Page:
(3) While you indicate that deferred payment credit in the amount of $202,923 will be available to you, you have not submitted a copy of a letter from an equipment manufacturer agreeing to extend such credit and indicating the terms of payment.

The balance sheet of Smith, Inc., as of October 31, 1953, showed current assets in the amount of $112,474.40, other assets, $5,489.42, fixed assets, $403,173.04, and deferred charges, $25,615.41. Current liabilities were shown in the amount of $278,170.60, accrued liabilities, $24,970.76, other liabilities, $140,000, capital stock, $72,000, and surplus and profit in the amount of $31,610.91. The current liabilities consisted of notes payable, $157,713.23, notes payable— RCA, $108,652.83, accounts payable—WJLS, $106.69, and accounts payable— WKNA, $11,697.85.

In reply to the Commission's letter of April 8, 1954, Smith, Inc., filed an amendment to its application on April 23, 1954, which included a rearranged balance sheet for the corporation as of April 22, 1954. On the revised balance sheet the notes payable to RCA in the amount of $108,652.83 and to the Beckley National Bank in the amount of $60,000 were listed as ‘Long-Term Debt’ rather than ‘Current Liabilities.’ The revised balance sheet showed total current assets in the amount of $116,666.91 and total current liabilities in the amount of $30,555.38. The current liabilities consisted of notes payable, $15,919.12, and accounts payable, $14,636.26.

On April 24, 1954, Smith, Inc., issued 347 shares of its common stock to Joe L. Smith, Sr., for $25,000 and 347 shares of its common stock to Hulett C. Smith (petitioner's brother) for $25,000. Also on that date, Smith, Inc. issued 1,250 shares of its common stock to petitioner for $90,000. The consideration given by petitioner for these shares was $50,000 in cash and his agreement ‘to take core of’ the corporation's obligation to McCulloch in the amount of $40,000. The corporation's notes payable account in its general ledger reflected the elimination of this $40,000 liability from the books of the corporation under date of April 24, 1954. Petitioner made the subsequent payments of interest on the $40,000 obligation to McCulloch until 1961. Petitioner made no payments on principal during this period.

In May 1954, Smith, Inc., and Robert R. Thomas, Jr., entered into an agreement under which Smith, Inc., was paid $5,000 as reimbursement for part of the costs incurred by it to prosecute its application to construct a television station in the Beckley, W. Va., area and was also given an option to purchase a 40-percent interest in the new television station if the application of Robert R. Thomas, Jr., was granted. Under the agreement, Smith, Inc., withdrew its own competing application then pending before the Federal Communications Commission, and the application of Robert R. Thomas, Jr., was granted by the Commission in June 1954. Smith, Inc., never exercised its option to acquire an interest in the new television station because of objections interposed by Robert R. Thomas, Jr., and a subsequent court action brought by Smith, Inc., was compromised and settled.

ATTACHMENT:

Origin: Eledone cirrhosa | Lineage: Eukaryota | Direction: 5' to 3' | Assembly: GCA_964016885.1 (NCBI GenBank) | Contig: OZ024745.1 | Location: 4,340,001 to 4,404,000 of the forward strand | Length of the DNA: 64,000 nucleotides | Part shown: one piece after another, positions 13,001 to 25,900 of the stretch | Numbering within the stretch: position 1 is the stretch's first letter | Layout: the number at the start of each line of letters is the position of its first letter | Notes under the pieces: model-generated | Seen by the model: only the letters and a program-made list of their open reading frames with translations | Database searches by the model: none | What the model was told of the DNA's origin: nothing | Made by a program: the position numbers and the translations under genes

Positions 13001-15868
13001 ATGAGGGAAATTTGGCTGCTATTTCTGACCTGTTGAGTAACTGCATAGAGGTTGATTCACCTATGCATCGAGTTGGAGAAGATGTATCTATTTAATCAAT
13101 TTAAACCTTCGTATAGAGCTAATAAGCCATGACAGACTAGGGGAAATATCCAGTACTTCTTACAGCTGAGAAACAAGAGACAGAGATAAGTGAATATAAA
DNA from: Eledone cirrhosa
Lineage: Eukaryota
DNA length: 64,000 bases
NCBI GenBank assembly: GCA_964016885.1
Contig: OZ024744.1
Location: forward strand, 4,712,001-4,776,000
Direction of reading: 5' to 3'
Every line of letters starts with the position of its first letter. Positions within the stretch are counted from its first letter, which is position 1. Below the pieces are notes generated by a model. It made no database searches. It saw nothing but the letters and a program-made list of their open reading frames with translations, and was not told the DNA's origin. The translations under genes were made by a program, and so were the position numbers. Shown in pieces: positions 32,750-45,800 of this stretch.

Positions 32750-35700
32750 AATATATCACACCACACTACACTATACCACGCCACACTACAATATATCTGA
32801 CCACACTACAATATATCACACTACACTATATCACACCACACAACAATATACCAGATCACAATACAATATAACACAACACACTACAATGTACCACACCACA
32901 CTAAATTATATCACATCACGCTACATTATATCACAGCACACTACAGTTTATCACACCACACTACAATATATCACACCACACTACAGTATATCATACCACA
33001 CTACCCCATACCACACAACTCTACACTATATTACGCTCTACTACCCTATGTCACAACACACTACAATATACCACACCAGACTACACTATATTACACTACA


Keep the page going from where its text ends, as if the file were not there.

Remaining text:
Smith, Inc., closed its television station in Charleston, W. Va., in February 1955. In 1957 Smith, Inc., sold its Charleston radio station and realized a gain of about $106,000. The proceeds of this sale were used to pay off obligations incurred by the corporation in connection with its unsuccessful television operation in Charleston. Smith, Inc., continued to operate its radio station in Beckley, W. Va. The corporation reported the following taxable income before net operating loss deductions during the years 1953 through 1961:

+----------------------+ ¦Year ¦Amount ¦ +--------+-------------¦ ¦1953 1 ¦$18,864.32 ¦ +--------+-------------¦ ¦1954 ¦(154,213.68) ¦ +--------+-------------¦ ¦1955 ¦(46,699.09) ¦ +--------+-------------¦ ¦1956 ¦(35,350.03) ¦ +--------+-------------¦ ¦1957 2 ¦55,953.95 ¦ +--------+-------------¦ ¦1958 ¦(58,881.49) ¦ +--------+-------------¦ ¦1959 ¦(34,386.60) ¦ +--------+-------------¦ ¦1960 ¦55,138.30 ¦ +--------+-------------¦ ¦1961 ¦100,558.41 ¦ +--------+-------------¦ ¦ ¦ ¦ +----------------------+ FN2 Includes gain on sale of capital assets in the amount of $106,090.97.

Late in 1958 Smith, Inc., acquired the majority of the stock in Biggs, Johnston & Withrow, Inc., a publishing firm in Beckley, W. Va., and on December 31, 1959, the newly acquired firm was merged into Smith, Inc. During 1960 Smith, Inc., realized a profit of approximately $77,000 from its printing operation and a loss of approximately $25,000 from its broadcasting operation.

On January 1, 1961, the outstanding stock of Smith, Inc. was owned by the following individuals:

+----------------------------+ ¦ ¦Shares ¦ +-------------------+--------¦ ¦Petitioner ¦2,570 ¦ +-------------------+--------¦ ¦Hulett C. Smith ¦720 ¦ +-------------------+--------¦ ¦Joe L. Smith, Sr ¦263 1/2 ¦ +-------------------+--------¦ ¦Christine C. Smith ¦263 1/2 ¦ +-------------------+--------¦ ¦O. F. Cook ¦6 ¦ +-------------------+--------¦ ¦R. L. Trump ¦6 ¦ +----------------------------+

A meeting of the board of directors of Smith, Inc., was held on January 13, 1961, and the minutes of the meeting state in part as follows:

The President then announced that during the construction of WKNA-TV he had personally borrowed $40,000.00 from John H. McCulloch, with which he purchased stock in the corporation. The President stated that at all times he felt that the loan was a corporate one rather than a personal one, but that he had continued to carry it and pay interest on the obligation rather than attempt to transfer it to the company during the years the company was in financial difficulty. Now that it appears the company is in a position to assume the obligation, the President proposed that it be transferred to the corporation and that, in turn, the President would surrender to the corporation stock in the corporation with a book value of $40,000.00. The holder of the obligation has agreed to accept five year six per cent debentures of the corporation and to surrender the personal note.